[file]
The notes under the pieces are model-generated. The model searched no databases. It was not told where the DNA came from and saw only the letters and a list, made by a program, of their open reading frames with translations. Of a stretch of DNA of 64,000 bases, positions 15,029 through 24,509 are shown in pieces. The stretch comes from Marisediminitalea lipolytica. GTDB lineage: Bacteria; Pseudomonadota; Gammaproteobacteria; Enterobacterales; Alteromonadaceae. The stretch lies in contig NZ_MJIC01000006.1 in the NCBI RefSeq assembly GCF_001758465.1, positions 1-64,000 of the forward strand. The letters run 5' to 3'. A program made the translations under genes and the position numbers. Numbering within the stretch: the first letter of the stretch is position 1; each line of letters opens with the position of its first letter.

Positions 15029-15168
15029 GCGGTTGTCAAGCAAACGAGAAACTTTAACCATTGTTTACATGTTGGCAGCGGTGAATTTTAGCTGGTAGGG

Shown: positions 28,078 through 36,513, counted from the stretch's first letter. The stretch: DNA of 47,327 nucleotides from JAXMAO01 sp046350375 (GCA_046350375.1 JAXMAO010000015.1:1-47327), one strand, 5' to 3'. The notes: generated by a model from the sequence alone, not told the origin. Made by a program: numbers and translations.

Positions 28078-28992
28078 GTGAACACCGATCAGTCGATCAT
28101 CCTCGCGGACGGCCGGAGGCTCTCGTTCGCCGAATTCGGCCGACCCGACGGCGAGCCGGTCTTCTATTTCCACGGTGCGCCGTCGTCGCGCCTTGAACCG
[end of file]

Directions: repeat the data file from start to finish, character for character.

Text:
The notes under the pieces are model-generated. The model searched no databases. It was not told where the DNA came from and saw only the letters and a list, made by a program, of their open reading frames with translations. Of a stretch of DNA of 64,000 bases, positions 15,029 through 24,509 are shown in pieces. The stretch comes from Marisediminitalea lipolytica. GTDB lineage: Bacteria; Pseudomonadota; Gammaproteobacteria; Enterobacterales; Alteromonadaceae. The stretch lies in contig NZ_MJIC01000006.1 in the NCBI RefSeq assembly GCF_001758465.1, positions 1-64,000 of the forward strand. The letters run 5' to 3'. A program made the translations under genes and the position numbers. Numbering within the stretch: the first letter of the stretch is position 1; each line of letters opens with the position of its first letter.

Positions 15029-15168
15029 GCGGTTGTCAAGCAAACGAGAAACTTTAACCATTGTTTACATGTTGGCAGCGGTGAATTTTAGCTGGTAGGG

Shown: positions 28,078 through 36,513, counted from the stretch's first letter. The stretch: DNA of 47,327 nucleotides from JAXMAO01 sp046350375 (GCA_046350375.1 JAXMAO010000015.1:1-47327), one strand, 5' to 3'. The notes: generated by a model from the sequence alone, not told the origin. Made by a program: numbers and translations.

Positions 28078-28992
28078 GTGAACACCGATCAGTCGATCAT
28101 CCTCGCGGACGGCCGGAGGCTCTCGTTCGCCGAATTCGGCCGACCCGACGGCGAGCCGGTCTTCTATTTCCACGGTGCGCCGTCGTCGCGCCTTGAACCG